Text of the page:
Teen may be charged for falsely reporting African 'bashing'


On the steps of Victoria's Parliament House in August, a devastated Frank D'Abaco fought back tears.

He told this reporter that his teenage son Jayden, 19, had been savagely beaten by African youths. The details were disturbing.

He said the group had set upon his boy after stalking him. He said one sliced the Werribee teen's forehead with a shard of glass while others kicked, punched and choked him during a night out on August 24.

"I got like hit twice and that's all I remember I think I got kicked in the ribs of something. I got a fractured nose," Jayden told 9News at the time.

Jayden, who has autism, was left with a fractured eye socket and cuts and bruises but, more significantly, he was left with mental scars from the second attack of its kind in two years, he said.

"So this, on Saturday night, has completely destroyed the boy. No-one will ever know what they've done to him mentally," Mr D'Abaco told news.com.au.

But in a bizarre twist, police who originally told reporters they were looking for "eight young people" of "African appearance" now say Jayden may have fabricated the story.

Almost a month after Jayden returned home telling his family he had been bashed, a Victoria Police spokeswoman says the teen is likely to be charged.

"A 19-year-old man is expected to be charged on summons with submitting a false report," she said.

"Victoria Police has provided appropriate support and referrals to parties involved."

Jayden's mother told the Herald Sun she does not know what to make of the twist in the story.

"I am baffled by the whole thing because clearly he was beaten up," she said. "We still need to get to the bottom of it."

Investigators had been searching for answers to what unfolded after Jayden started walking to the Mynt Lounge nightclub in Werribee about 10.30pm on August 24.

Jayden initially told police he was meeting friends after a football match when the group began following him.

He said he saw the group watching him and, when he began walking faster, they ran towards him.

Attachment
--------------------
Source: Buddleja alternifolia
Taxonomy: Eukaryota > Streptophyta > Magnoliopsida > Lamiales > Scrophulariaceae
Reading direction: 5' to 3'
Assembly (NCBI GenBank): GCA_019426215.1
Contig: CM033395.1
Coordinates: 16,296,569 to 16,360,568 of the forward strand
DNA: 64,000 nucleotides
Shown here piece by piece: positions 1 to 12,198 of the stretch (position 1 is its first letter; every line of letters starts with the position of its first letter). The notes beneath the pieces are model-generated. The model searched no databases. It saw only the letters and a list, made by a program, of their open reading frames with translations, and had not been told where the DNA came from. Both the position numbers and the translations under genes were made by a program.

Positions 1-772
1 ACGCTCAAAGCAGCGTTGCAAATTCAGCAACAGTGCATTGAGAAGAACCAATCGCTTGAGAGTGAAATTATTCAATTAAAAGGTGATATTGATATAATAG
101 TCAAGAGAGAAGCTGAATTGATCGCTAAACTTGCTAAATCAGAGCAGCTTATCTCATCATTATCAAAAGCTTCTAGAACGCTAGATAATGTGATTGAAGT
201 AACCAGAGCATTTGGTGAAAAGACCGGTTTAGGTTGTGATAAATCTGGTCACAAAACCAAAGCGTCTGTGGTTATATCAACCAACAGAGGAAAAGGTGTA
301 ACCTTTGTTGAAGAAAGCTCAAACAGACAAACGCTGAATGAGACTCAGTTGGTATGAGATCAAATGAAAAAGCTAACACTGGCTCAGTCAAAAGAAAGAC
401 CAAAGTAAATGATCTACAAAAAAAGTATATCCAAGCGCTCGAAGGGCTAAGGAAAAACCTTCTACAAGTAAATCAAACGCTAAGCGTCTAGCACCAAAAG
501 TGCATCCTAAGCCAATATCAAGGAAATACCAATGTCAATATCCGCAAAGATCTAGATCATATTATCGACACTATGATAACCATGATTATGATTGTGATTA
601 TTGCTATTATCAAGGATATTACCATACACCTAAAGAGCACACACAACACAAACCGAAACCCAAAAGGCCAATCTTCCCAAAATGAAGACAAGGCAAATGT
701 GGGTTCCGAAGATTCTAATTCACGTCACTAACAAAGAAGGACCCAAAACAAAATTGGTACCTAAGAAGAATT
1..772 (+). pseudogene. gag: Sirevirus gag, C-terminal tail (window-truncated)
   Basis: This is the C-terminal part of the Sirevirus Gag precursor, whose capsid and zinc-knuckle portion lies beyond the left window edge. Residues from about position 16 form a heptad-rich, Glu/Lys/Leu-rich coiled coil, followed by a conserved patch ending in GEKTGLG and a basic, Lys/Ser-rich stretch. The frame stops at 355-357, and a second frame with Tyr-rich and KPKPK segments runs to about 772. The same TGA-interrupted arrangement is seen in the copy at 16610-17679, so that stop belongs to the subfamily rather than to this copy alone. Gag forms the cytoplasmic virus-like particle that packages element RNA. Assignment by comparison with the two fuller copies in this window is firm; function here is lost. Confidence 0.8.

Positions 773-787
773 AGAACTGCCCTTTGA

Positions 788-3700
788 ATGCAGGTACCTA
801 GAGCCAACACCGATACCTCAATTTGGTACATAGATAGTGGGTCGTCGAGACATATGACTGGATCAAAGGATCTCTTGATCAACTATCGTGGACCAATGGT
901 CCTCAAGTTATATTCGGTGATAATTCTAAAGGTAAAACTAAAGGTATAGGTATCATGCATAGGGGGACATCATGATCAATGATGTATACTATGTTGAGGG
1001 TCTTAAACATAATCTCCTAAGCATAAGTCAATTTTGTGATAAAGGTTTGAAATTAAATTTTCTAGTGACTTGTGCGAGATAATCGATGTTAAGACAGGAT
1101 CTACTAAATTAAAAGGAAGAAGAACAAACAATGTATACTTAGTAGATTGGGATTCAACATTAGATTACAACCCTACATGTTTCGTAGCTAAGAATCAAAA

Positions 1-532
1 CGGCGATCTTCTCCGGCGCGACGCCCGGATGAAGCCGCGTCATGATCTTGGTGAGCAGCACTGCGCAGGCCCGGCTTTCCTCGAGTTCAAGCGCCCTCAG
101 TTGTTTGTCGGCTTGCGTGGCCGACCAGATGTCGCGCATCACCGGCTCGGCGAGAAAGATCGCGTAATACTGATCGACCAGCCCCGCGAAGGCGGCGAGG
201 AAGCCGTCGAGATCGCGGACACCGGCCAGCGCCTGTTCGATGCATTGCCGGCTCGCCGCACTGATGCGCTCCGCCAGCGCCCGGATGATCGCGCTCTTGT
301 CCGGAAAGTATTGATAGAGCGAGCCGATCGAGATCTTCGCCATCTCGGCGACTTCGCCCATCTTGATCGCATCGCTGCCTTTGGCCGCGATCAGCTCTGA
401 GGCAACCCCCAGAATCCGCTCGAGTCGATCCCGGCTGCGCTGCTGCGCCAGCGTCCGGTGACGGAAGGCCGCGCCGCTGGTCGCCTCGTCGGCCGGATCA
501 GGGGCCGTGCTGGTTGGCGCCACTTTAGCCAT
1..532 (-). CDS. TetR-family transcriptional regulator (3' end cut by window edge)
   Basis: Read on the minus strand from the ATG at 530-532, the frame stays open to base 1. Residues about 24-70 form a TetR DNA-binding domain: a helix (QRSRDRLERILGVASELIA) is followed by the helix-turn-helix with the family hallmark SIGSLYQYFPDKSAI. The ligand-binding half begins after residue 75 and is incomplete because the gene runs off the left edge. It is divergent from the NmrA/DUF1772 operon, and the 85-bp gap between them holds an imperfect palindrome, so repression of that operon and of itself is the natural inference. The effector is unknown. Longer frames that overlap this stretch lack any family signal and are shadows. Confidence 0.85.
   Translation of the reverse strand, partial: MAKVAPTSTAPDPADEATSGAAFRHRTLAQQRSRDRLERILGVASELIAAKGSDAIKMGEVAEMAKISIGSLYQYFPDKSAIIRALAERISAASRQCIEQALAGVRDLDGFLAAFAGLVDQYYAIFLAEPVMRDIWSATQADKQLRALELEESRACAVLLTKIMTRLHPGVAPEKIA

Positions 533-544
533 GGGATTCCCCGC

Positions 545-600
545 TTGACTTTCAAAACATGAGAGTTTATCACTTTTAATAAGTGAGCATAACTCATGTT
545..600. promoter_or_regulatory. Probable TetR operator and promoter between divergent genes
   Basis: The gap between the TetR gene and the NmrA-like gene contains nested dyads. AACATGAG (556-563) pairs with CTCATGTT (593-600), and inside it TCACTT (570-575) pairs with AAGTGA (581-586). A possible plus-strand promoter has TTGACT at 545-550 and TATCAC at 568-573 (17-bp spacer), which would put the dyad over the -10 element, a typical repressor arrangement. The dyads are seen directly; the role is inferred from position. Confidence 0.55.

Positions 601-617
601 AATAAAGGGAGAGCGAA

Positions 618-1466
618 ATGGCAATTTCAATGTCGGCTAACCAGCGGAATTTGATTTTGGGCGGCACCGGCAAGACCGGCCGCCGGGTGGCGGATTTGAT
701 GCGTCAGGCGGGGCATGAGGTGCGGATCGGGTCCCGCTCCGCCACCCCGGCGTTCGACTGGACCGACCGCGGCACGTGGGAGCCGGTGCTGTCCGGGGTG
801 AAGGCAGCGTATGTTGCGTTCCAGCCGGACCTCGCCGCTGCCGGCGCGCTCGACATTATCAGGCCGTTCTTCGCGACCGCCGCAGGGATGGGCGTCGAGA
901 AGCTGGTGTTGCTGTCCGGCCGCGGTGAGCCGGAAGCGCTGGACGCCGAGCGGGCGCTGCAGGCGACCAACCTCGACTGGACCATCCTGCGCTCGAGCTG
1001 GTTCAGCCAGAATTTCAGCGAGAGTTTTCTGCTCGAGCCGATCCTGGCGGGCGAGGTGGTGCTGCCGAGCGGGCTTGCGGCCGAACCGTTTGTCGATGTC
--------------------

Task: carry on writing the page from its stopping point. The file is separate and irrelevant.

"He won't leave his room. He hasn't left his room since Sunday. He won't speak. He won't do anything," Mr D'Abaco told news.com.au.

"It's happened to him twice and he's broken."

Jayden was attacked by a group of African youths on a bus in 2017. CCTV cameras captured the incident.

On August 28, Mr D'Abaco sat on the steps of Parliament House from 8am and waited for the chance to speak directly to Premier Daniel Andrews about an issue he said the Victorian leader is ignoring.

"This guy doesn't care," he said, pointing towards Parliament House.

"When I speak, I speak on behalf of my family and all Victorians. This is not about me. This is about all of us. Your son, daughter, anybody.

"Every day of the week, Dan Andrews will tell you the crime rate is down. But the severity of the crime is through the roof and he won't deal with it. Doesn't want to know about it."


Jayden D'Abaco was bashed in 2017 by a group of youths.
Jayden D'Abaco was bashed in 2017 by a group of youths.

He said he was "disgusted" by the way Mr Andrews had put the issue of youth crime on the shelf.

"I'm disgusted. He has shown me no respect. He has shown Victorians no respect."

Mr D'Abaco said Jayden could not understand why he had been attacked twice.

"Jayden just says, 'Why me?' … 'Why me twice?'," Mr D'Abaco told news.com.au.

"He doesn't understand. He's 19 years old, he's autistic. They've destroyed him once, they've destroyed him twice."

Mr Andrews last year committed to tackling youth crime in Victoria and to work closely with the African community in relation to incidents of violence committed by African youths.

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